Re-enrollment season is upon us, and when I think about why families choose Shorecrest for their children’s education year after year, I think about the power of being a part of a community over time and the experience for children of growing up within a community where they are known, loved and nurtured. A small moment at last week’s Lower School Town Meeting brought home to me how meaningful are the relationships formed between teachers and young children, and how that connection extends throughout their years at Shorecrest and across the many acres of this campus.
Last week’s Lower School Town Meeting was held inside, in the Janet Root Theatre. The children seemed to enjoy the space, looking around at the stage, pointing out the high ceilings and exploring the novelty of sitting in rows in the cushioned seats. I was standing near a Kindergarten class, and some of our smaller students barely seemed to have enough body mass to keep the seat of the chair lowered! Seated together towards the back of the auditorium, the three third grade classes and their teachers stood out, all of them wearing their “Be The Change” bright, blue t-shirts in preparation for their march around campus later that morning.
There was plenty of room available in the JRT for all Lower Schoolers, faculty and the parents who came to watch Mrs. Johnson’s second grade class’s presentation. The class greeted the Lower School by grade, then led the audience in reciting the Pledge of Allegiance and (with hand motions) the Lower School motto. Next the students recited a poem about the seven continents of the world and shared their research about Tanzania and its landscape.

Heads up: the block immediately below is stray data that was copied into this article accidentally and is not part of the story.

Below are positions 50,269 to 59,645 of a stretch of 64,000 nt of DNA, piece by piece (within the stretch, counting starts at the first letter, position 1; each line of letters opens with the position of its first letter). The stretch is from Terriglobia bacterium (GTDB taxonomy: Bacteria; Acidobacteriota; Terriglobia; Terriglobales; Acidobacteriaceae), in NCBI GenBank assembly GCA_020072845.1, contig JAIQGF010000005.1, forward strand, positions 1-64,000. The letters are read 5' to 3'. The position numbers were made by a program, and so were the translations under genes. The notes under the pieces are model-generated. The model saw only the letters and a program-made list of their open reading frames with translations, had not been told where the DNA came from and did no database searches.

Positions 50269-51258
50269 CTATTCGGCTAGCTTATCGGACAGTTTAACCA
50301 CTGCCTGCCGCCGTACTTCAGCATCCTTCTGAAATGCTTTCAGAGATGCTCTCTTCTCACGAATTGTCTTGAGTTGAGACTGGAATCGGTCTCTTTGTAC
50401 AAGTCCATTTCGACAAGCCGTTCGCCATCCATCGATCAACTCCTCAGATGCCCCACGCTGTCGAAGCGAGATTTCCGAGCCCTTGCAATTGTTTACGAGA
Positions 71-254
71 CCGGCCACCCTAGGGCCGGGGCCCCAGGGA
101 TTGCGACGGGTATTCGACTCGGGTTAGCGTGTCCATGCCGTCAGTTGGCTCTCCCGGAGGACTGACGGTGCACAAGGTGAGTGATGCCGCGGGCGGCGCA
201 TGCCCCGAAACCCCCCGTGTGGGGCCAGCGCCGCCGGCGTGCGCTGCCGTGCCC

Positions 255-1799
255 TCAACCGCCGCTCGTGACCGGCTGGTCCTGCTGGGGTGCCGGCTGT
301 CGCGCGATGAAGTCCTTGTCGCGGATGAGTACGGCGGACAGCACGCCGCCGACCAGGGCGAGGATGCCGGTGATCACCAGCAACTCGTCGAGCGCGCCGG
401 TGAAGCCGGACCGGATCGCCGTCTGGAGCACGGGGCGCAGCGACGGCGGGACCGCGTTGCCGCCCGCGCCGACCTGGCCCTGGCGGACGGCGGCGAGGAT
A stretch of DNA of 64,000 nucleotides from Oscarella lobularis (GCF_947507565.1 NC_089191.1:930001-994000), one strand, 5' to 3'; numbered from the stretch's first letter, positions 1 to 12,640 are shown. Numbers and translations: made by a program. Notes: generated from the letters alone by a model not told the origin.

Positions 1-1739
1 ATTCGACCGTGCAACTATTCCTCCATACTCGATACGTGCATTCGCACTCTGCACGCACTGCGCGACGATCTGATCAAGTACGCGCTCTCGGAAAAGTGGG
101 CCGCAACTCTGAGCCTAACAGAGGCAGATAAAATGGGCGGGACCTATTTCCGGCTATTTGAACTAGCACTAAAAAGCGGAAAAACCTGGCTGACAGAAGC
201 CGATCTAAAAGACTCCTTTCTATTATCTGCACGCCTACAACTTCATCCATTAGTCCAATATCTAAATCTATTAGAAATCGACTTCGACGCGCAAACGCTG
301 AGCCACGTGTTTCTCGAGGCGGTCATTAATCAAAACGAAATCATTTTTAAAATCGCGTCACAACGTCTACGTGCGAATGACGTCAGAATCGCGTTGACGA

After the class’s presentation, a special treat was in store for the audience. Shorecrest's Director of Bands, Ethan Updike, brought his Upper School guitar class to sing and play a few songs for the Lower School. Crowd favorites “Bad Moon Rising,” “Stand by Me” and “Sitting at the Dock of the Bay” had the children (and adults!) clapping along to the music. I watched the students in the seats intensely observing the older students on the stage and it was clear, some of them were thinking, “I want to do that!” At the end of the performance, there was loud cheer from the audience to show their appreciation. This kind of modeling is unique in a PK3-12 school, where children are exposed to new opportunities and can imagine their future by watching older students who are members of the same community.
What happened next is what really warmed my heart. The musicians took their bows and were getting ready to head off stage when a Lower School teacher asked them to introduce themselves by name. One by one, these Upper Schoolers passed the microphone down the line and said their names and what grade they were in. One faculty child in the group cheerfully announced that his mother was a Lower School teacher sitting in the audience.
I could see the beaming faces of the Lower School teachers who proudly recognized and appreciated their former students. Their affection and love was tangible. This sentiment was confirmed when a teacher told me, “We teach so many of them and they grow up so quickly. It means a lot to see them performing as Upper Schoolers for the younger students. We are so proud of them.”
This kind of connection is what comes from growing up at Shorecrest.
All the best,